Even before graduating, Kannan, who runs his own production house, has already produced award-winning short films and organised two film festivals. PHOTO: ATIKAH HASIMEN
As a teenager, Kannan Vijayakumar already knew what it took to be in the spotlight.
After all, his pre-university experience included a stint as a production assistant – more precisely, a gaffer who operates the lights. That meant that he learnt how to cast the best lighting on actors, a lesson that has become useful in his film career.
Last month, the third-year student’s latest short film, “Jeevi,” premiered at the 2nd THIRAI, Singapore Tamil Short Film Festival. The day-long event held at The Projector was organised by Anchor Point Pictures, a production company started by him and his friends in 2013.
The 48-minute mini feature that he wrote and directed follows the story of three friends as they “uncover a mystery that changes their lives.” The movie was filmed and produced during his second year at the Wee Kim Wee School of Communication and Information.
“The most difficult part of filmmaking is to come up with something different,” he said. “I like that challenge. If people had no expectations, my journey would be stagnant.”
For its second run of the Singapore Tamil Short Film Festival last month, APP opened the festival to international filmmakers, a move that garnered overwhelming response, with close to 100 submissions.
“Jeevi” is not Kannan’s first foray into film production. With his team of four at APP, the 24-year-old has produced a wide spectrum of content such corporate videos and TV dramas for a variety of clients ranging from production house Comicbook Pte Ltd to Vasantham TV celebrity Suthasini.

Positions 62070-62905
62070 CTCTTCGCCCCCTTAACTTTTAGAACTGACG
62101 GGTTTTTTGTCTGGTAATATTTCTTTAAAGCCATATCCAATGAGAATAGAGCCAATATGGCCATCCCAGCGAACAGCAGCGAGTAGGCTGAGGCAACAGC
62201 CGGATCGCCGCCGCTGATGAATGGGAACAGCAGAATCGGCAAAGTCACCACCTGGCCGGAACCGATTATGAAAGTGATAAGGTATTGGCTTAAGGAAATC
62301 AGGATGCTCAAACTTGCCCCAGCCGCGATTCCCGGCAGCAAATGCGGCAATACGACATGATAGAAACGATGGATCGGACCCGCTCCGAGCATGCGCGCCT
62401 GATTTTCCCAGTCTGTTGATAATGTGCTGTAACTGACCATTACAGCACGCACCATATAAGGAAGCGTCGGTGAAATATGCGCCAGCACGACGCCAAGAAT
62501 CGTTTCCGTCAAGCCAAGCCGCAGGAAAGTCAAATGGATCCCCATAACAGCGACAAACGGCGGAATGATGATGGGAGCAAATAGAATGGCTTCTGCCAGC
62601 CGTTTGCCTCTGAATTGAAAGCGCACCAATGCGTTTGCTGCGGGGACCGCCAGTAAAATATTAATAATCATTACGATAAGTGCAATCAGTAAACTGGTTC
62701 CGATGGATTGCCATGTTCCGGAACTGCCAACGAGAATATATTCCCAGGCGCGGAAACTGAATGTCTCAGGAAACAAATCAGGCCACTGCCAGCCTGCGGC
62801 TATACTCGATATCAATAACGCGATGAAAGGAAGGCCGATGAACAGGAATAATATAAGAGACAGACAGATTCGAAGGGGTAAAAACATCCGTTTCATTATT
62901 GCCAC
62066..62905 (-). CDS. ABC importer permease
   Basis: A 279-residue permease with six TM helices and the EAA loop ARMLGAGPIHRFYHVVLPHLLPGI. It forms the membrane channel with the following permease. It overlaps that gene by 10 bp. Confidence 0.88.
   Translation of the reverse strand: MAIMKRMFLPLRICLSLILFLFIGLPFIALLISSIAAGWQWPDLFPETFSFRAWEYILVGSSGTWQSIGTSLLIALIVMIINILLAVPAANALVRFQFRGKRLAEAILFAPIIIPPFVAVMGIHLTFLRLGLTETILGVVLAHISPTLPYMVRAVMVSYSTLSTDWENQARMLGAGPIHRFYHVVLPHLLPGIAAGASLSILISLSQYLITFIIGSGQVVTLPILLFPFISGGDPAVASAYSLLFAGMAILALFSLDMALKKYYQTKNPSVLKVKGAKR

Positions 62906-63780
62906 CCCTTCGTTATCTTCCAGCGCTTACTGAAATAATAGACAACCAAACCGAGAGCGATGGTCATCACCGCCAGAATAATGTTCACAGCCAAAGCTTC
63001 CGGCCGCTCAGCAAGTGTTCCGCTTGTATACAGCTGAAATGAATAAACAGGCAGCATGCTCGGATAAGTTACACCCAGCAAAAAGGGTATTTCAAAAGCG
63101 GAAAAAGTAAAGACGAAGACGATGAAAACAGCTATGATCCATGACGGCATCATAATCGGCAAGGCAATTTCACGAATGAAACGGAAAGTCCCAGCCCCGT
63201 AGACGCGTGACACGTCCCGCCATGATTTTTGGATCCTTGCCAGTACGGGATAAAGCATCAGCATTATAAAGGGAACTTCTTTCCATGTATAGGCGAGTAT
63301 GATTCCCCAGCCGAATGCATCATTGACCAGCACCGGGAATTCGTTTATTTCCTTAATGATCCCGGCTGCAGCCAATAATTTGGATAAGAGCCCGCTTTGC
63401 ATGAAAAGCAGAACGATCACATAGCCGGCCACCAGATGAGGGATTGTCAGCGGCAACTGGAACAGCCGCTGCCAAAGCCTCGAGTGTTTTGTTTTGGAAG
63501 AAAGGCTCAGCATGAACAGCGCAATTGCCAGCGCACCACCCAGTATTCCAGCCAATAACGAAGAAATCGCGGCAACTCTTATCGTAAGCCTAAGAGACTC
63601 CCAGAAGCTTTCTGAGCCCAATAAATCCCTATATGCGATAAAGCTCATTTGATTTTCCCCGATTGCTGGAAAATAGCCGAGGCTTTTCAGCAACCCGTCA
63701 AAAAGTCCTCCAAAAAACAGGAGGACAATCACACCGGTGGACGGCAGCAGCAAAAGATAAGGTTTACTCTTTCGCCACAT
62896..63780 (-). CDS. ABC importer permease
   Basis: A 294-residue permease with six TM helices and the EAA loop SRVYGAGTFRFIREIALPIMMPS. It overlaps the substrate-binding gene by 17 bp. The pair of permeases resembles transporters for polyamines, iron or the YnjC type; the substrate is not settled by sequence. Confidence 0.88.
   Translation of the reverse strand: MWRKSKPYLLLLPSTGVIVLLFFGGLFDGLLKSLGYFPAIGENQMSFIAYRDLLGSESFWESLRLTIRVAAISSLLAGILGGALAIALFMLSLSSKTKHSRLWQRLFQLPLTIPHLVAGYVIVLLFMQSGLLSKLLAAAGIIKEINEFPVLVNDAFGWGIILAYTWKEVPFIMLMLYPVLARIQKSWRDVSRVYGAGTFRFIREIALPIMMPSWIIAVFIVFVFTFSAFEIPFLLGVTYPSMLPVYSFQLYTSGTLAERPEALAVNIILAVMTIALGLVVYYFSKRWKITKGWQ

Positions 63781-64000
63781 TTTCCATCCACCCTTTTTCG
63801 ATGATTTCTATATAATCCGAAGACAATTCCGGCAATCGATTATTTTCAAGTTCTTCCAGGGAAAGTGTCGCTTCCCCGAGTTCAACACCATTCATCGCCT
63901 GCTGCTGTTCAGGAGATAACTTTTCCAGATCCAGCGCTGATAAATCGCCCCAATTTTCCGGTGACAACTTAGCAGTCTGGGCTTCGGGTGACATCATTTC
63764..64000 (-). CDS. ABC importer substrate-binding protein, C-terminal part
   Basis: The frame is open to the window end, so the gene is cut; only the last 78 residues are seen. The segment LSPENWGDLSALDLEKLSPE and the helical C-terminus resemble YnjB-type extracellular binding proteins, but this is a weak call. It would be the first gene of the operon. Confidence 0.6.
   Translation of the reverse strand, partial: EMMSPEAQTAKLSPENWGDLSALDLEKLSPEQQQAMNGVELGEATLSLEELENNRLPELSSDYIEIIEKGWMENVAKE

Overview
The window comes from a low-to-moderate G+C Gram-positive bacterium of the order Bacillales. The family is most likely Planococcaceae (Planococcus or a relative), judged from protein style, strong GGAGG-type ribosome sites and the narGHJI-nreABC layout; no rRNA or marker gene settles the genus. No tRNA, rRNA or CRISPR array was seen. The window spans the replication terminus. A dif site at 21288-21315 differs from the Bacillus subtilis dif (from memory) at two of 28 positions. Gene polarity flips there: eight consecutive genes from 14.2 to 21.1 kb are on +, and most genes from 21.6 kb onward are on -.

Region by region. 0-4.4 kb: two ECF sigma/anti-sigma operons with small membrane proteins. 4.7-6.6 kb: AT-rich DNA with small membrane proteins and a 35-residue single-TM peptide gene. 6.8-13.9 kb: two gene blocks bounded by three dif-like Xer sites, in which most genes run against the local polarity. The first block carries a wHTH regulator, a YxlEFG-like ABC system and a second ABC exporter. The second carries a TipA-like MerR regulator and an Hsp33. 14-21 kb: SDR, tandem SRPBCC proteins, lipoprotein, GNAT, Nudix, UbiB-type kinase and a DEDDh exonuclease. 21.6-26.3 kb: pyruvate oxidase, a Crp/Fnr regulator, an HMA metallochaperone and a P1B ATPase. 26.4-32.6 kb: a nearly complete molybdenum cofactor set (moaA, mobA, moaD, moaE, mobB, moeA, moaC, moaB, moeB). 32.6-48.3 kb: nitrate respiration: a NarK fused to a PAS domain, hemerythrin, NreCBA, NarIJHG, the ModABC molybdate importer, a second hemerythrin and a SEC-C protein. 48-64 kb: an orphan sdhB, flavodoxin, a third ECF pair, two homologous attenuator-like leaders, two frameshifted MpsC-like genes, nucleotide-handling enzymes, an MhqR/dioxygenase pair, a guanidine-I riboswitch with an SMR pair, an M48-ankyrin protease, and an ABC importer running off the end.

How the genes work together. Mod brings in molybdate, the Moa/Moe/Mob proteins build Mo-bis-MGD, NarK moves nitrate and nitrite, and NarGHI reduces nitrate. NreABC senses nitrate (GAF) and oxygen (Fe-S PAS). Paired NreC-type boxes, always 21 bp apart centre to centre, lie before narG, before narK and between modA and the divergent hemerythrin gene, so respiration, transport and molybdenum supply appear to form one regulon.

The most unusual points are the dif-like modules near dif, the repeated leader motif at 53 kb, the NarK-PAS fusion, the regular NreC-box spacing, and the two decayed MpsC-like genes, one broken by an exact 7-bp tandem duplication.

For Kannan, his career began when he was 17, with a six-month internship stint at Mediacorp Eaglevision, a production arm of Mediacorp that produces tamil programmes for Vasantham. There, he took on various roles, such as production assistant, research writer and gaffer. He also took on projects from external clients.
In 2012, Kannan found himself in the limelight with “A. Maatram,” a Tamil short film that he produced. The romantic thriller — about three friends bound by fate after one of them goes missing — was awarded best screenplay, director, and editing by Online Cinema Talkies, a community of filmmakers in India.
“I like that challenge. If people had no expectations, my journey would be stagnant.”
The Media Development Authority, MES (Film) scholar then progressed to bigger roles that eventually saw him directing a music video for Vasantham TV star Shabir Tabare Alam. The music video, “Maybe,” prompted Shabir’s label, Sony Music India, to support the release of other singles from his album, “Town Bus.”
Kannan admitted that when he first entered WKWSCI, he found it difficult to manage both school and work, but has since learned to better manage his commitments.
“I used to get two to four hours of sleep. But this year, I managed to plan my school and work schedule in a way that they won’t clash,” he said. “It’s still challenging, but better now.”
Looking ahead, Kannan already has his eyes set on even bigger projects - feature films. He plans to apply for the MDA’s New Talent Feature Grant next year, and begin production after he graduates in 2018.
“I have to push myself to achieve more, to move on to the next step. So much support (for APP) is coming from reputable industry players, and I feel that with their guidance, we can achieve that.”